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Will Boeing 737 MAX probe flow through to Dreamliner?

July 1, 2019 Headline News No Comments Email Email

International airlines are on alert following a report in the Seattle Times that US federal prosecutors have subpoenaed records from Boeing relating to the production of the 787 Dreamliner in South Carolina.

Boeing’s flagship Dreamliner, in both its 787-8 and longer 787-9 version, is in wide use around the world, with the 787-10 variant – the longest of the three, following in their wake.

The Seattle Times mentioned allegations of shoddy work at the South Carolina 787 plant, attributing anonymous sources “familiar with the investigation”.

The paper said the sources told it the subpoena was issued by the US Department of Justice (DOJ) which is also conducting an investigation into the certification and design of the 737 MAX.

According to the paper, the 787 subpoena significantly widens the scope of the DOJ’s scrutiny of safety issues at Boeing.

The paper added that the DOJ had declined to make any official comment and a Boeing spokesman said the company didn’t comment on legal matters.

The report follows the recent discovery of a microprocessor flaw in the computer of Boeing’s 737 MAX 8 plane, contributing to a further delay in the plane’s return to service. The earliest the 737 MAX could be certified to fly is now close to the end of this year.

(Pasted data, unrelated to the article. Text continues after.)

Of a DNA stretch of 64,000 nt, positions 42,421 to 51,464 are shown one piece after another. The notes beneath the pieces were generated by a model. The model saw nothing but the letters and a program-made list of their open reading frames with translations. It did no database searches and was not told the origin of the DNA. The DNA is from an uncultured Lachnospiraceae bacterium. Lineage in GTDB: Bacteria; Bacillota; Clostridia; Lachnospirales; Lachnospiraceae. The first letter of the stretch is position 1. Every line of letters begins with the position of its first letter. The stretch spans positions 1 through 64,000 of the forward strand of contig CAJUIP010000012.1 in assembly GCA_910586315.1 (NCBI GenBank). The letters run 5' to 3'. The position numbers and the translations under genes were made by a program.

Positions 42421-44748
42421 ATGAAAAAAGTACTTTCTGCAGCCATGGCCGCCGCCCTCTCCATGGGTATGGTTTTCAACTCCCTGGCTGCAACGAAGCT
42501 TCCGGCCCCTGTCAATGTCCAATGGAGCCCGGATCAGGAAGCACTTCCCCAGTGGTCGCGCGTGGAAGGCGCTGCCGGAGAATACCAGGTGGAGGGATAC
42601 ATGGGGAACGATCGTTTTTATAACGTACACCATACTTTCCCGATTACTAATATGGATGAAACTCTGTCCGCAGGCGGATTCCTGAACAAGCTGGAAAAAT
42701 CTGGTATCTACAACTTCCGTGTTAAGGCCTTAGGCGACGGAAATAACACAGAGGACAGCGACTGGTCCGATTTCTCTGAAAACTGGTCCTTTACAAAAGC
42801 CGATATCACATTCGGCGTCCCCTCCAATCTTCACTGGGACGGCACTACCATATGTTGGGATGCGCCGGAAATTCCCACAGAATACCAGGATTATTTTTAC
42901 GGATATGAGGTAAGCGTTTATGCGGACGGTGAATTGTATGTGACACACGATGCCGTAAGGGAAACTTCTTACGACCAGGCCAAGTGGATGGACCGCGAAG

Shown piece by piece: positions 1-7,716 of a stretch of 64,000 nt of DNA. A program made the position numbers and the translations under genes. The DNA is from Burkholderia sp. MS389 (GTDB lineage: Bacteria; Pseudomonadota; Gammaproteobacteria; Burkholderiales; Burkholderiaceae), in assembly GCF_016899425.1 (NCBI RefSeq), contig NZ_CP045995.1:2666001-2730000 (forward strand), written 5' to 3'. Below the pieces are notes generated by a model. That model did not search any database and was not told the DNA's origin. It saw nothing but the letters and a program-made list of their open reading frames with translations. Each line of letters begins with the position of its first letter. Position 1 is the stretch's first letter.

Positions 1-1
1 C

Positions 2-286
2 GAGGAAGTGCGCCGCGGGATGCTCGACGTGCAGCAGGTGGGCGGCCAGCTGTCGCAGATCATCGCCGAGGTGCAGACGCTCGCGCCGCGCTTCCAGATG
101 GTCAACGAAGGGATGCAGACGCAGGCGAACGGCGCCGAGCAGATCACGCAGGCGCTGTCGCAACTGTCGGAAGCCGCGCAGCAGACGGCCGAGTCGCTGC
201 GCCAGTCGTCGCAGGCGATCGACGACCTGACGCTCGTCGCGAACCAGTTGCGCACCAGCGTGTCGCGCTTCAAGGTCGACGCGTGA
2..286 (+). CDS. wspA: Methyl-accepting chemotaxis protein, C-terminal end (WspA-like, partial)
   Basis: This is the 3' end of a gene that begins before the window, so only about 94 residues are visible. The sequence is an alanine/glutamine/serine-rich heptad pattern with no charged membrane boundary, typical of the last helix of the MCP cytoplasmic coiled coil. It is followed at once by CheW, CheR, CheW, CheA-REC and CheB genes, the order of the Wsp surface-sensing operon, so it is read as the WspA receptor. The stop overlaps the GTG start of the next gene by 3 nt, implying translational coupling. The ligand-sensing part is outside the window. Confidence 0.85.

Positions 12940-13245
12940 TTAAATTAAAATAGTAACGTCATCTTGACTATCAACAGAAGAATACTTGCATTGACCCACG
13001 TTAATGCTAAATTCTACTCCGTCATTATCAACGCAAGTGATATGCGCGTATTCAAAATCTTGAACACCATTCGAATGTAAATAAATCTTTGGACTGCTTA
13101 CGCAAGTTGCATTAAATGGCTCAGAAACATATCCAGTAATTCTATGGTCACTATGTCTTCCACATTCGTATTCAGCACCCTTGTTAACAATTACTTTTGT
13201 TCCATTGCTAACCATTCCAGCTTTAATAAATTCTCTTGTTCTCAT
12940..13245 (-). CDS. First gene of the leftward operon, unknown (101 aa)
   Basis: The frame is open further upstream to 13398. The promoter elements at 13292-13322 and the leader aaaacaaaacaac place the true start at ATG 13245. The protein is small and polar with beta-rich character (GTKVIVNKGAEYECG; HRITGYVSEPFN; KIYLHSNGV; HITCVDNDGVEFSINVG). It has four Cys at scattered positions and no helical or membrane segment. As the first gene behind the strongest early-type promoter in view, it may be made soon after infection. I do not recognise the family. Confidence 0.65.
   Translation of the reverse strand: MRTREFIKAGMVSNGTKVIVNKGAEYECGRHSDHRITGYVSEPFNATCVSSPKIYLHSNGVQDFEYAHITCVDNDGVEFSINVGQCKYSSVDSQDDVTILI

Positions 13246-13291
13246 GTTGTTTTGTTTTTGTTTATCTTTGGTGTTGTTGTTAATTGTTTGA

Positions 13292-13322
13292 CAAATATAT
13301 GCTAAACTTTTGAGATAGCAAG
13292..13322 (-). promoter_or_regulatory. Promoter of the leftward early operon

US federal prosecutors are probing the development of the 737 MAX, including a new flight-safety control system known as MCAS, after two fatal crashes (Ethiopian Airlines and Lion Air) which killed a total 346 people and led to worldwide grounding of the plane.

MEANWHILE, Bloomberg has reported that Boeing and its subcontractors have relied on temporary workers “making as little as USD 9 an hour” to develop and test software.

Bloomberg said these workers often came “from countries lacking a deep background in aerospace – notably India”.

B737 MAX 9 in Thai Lion Air livery

Last week, Boeing stated: “The safety of our airplanes is Boeing’s highest priority. During the FAA’s review of the 737 MAX software update and recent simulator sessions, the Federal Aviation Administration (FAA) identified an additional requirement that it has asked the company to address through the software changes that the company has been developing for the past eight months.

“The FAA review and process for returning the 737 MAX to passenger service are designed to result in a thorough and comprehensive assessment. Boeing agrees with the FAA’s decision and request, and is working on the required software.

“Addressing this condition will reduce pilot workload by accounting for a potential source of uncommanded stabilizer motion. Boeing will not offer the 737 MAX for certification by the FAA until we have satisfied all requirements for certification of the MAX and its safe return to service.”

The 737 MAX is built in Renton in Washington. The 787 Dreamliners are built elsewhere; Boeing divides its Dreamliner production between the South Carolina assembly plant and its Everett facility in Washington.

The airline industry is keen for Boeing’s current problems to be sorted so the company can continue making safe and efficient airliners, as it always has. The world has only two major producers of civil airliners – Boeing and its European rival Airbus – and demand for planes is such that both need to be operating smoothly and at capacity.

Written by Peter Needham

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